hi people,

I bought a HP Pavilion a744x Desktop PC from a garage sale for $50.
problem is, it freezes every 30 minutes or so.
I have tried to fix the problem reinstalling the system but no success, and the local computer technician was not able to fix the problem, so now now i want to buy a new Desktop PC, so here is my question.

If you were to buy a PC what would you buy?
I have seen new computers offer Pentium D and AMD 64 X2
Posted on 2006-05-13 00:26:36 by Insano
Intel vs AMD is like "Coke vs Pepsi" or "nVidia vs ATI". At times, one seems better than the other. In reality, they are usually within performance of each other. Personally, I used to be a strict Intel person, but then the AMD64 came out and it was clean and ran much cooler than the Pentium 4. Now Intel has their EMT64 (Intel's answer to AMD's 64-bit extension of the x86 architecture), although I don't know how it performs.

I would recommend an AMD Athlon 64, cheap and powerful :)

As for the GHz wars, don't feed too much into it as you can't really compare CPUs entirely by clockspeed alone (i.e. rise over run).
Posted on 2006-05-13 00:51:16 by SpooK
I would recommend waiting a bit. Currently, amd64 (especially the dualcore models) are in the lead - however, many of the CPUs have problems when you load all four memory slots (suddenly want to run at DDR333 speeds instead of DDR400, and might become unstable).

Also, intel has a new chip on it's way that'll fix the Pentium4 problems - it'll be faster and run less hot, and rumors has it that it will even be priced VERY agressively. Add to this that Intel chipsets have generally been better than what has been available for the AMD platform.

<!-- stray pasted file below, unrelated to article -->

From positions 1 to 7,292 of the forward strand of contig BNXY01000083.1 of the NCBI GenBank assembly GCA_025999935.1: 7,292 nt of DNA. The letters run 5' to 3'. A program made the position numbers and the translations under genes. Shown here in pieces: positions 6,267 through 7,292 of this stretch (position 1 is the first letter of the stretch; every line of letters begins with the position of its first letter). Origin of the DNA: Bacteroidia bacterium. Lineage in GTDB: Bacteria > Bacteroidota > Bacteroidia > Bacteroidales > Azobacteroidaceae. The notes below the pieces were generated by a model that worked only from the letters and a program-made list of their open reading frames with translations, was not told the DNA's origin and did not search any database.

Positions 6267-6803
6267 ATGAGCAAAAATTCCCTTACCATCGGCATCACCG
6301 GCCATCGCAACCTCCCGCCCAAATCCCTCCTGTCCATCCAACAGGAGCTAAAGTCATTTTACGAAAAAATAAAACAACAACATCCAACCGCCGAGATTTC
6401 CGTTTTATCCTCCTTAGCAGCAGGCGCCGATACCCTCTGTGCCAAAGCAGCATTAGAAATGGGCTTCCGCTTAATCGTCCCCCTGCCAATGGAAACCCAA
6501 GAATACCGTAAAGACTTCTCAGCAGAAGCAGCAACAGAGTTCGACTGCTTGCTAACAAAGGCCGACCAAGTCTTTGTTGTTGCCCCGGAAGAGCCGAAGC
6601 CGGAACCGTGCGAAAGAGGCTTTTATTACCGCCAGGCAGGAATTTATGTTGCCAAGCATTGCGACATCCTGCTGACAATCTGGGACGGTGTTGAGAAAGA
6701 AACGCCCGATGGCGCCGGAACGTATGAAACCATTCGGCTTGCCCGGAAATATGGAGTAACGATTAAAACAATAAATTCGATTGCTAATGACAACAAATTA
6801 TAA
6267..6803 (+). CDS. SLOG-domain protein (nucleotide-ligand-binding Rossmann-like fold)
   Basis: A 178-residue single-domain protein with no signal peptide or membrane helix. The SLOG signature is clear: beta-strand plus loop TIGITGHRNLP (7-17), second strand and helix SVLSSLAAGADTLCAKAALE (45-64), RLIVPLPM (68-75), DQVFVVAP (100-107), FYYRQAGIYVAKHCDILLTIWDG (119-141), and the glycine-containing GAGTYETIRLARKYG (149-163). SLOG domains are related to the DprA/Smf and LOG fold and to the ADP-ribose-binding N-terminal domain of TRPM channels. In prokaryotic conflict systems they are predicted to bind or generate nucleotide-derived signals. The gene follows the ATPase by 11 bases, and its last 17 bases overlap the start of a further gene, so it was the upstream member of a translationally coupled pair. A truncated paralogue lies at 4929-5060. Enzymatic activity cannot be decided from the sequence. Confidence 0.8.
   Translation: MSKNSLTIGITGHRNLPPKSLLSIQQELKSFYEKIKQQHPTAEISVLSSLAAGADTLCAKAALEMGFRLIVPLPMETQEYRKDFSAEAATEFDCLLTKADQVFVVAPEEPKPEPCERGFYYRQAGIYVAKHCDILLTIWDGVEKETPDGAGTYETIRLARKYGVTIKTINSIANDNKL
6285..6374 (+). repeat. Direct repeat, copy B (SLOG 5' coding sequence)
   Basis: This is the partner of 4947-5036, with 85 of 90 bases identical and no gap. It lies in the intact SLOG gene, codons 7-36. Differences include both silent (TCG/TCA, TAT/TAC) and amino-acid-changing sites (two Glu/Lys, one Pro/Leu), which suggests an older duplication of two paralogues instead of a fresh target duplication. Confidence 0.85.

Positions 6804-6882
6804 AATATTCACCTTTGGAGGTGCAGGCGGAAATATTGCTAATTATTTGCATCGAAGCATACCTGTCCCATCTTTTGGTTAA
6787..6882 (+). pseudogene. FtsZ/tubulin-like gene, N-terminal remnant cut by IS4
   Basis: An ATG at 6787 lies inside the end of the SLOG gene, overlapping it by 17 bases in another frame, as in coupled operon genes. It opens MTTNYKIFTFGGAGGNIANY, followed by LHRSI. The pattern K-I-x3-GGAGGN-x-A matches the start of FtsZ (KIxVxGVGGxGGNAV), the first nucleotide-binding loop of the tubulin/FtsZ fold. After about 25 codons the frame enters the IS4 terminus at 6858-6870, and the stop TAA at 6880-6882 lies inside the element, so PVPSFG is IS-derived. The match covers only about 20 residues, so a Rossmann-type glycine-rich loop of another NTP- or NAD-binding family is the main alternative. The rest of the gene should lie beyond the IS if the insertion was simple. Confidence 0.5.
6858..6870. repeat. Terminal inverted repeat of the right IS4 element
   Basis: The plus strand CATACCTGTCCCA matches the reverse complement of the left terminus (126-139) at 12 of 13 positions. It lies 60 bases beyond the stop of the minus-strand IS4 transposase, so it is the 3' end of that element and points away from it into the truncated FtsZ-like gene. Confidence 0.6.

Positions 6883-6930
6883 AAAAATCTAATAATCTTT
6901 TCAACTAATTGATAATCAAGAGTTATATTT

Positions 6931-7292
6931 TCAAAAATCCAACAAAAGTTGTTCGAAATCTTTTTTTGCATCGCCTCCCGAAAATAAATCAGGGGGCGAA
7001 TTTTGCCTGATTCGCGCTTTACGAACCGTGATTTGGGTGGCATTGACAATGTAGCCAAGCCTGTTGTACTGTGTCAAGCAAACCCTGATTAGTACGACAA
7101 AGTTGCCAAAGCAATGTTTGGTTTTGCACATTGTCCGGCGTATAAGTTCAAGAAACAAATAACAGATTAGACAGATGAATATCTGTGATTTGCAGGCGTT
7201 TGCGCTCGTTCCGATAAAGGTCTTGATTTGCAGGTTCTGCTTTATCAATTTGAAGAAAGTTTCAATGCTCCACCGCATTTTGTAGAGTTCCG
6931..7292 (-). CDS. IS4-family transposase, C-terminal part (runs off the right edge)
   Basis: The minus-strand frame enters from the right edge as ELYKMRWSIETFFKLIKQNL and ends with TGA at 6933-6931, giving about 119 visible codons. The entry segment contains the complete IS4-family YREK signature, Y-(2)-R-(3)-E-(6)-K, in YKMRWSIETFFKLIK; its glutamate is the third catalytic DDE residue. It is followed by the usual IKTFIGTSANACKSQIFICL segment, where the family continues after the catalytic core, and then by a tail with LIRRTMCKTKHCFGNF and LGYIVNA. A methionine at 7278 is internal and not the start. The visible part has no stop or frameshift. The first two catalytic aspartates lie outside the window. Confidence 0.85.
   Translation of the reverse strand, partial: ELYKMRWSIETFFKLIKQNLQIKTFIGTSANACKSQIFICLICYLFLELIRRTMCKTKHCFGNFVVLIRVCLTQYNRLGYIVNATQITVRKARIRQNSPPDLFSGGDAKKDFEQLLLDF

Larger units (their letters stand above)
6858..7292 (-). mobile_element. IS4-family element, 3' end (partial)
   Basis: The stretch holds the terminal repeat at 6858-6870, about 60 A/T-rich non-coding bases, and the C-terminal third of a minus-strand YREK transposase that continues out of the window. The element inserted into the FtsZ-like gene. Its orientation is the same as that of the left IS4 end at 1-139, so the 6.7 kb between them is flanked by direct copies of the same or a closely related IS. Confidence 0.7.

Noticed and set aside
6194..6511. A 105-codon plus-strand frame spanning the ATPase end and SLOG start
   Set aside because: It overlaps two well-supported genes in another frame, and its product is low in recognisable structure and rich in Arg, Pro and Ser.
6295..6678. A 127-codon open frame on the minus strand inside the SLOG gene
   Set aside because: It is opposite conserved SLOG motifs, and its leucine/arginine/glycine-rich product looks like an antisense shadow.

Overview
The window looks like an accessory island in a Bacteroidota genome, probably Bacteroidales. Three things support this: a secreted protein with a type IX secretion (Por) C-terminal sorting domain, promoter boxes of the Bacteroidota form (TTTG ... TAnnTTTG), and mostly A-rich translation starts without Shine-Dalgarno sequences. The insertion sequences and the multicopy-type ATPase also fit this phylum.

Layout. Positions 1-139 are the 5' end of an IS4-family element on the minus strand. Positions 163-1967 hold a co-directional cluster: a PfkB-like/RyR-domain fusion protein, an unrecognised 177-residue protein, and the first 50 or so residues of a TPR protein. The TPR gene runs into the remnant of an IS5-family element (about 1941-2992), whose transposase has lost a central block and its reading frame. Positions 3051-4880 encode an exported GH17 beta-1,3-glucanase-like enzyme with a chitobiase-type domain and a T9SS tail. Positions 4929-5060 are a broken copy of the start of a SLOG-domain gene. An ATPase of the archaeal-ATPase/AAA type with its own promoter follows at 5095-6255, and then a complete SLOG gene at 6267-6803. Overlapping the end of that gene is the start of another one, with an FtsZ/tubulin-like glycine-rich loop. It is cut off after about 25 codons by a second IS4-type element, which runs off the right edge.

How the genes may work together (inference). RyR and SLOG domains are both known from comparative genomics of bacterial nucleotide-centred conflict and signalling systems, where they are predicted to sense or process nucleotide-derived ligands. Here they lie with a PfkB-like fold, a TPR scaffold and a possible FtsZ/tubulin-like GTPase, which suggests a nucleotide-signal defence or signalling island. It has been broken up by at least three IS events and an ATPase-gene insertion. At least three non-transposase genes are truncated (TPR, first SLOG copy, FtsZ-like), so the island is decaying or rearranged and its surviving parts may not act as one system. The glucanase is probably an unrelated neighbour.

I'm currently running and AMD64x2 on nForce4 myself, with 4x512meg modules (thankfully, my system seems stable even though I forced the BIOS to *not* downgrade memory speed), but if I was to buy a new system today, I'd definitely wait for the new intel platform.
Posted on 2006-05-13 05:24:00 by f0dder
Add to this that Intel chipsets have generally been better than what has been available for the AMD platform.

Yeah - While the CPUs themselves are practically equalled, the chipsets for Intel CPUs are almost always better. At least I've never seen a chipset for AMD which would run faster than adequate chipset for Intel (while the opposite was true quite often).

I don't know how it is with these Multi-core CPUs, though.
Posted on 2006-05-13 10:24:23 by ti_mo_n
when is this new Intel platform coming out?
Posted on 2006-05-13 11:25:20 by Insano
Some info about the new architecture and comparison against Athlon64: http://www.anandtech.com/cpuchipsets/showdoc.aspx?i=2748

I'm not sure WHEN the processors hits us, but it should be soon enough that it's wise postponing hardware shopping a bit. Also, I believe that "core solo" and "core duo" (available now) is *not* the new Core design - plenty of confusion!
Posted on 2006-05-14 03:05:42 by f0dder
I have read that it will be released in July and the Xtreme Editions in the fourth quater (1333 Mhz FSB)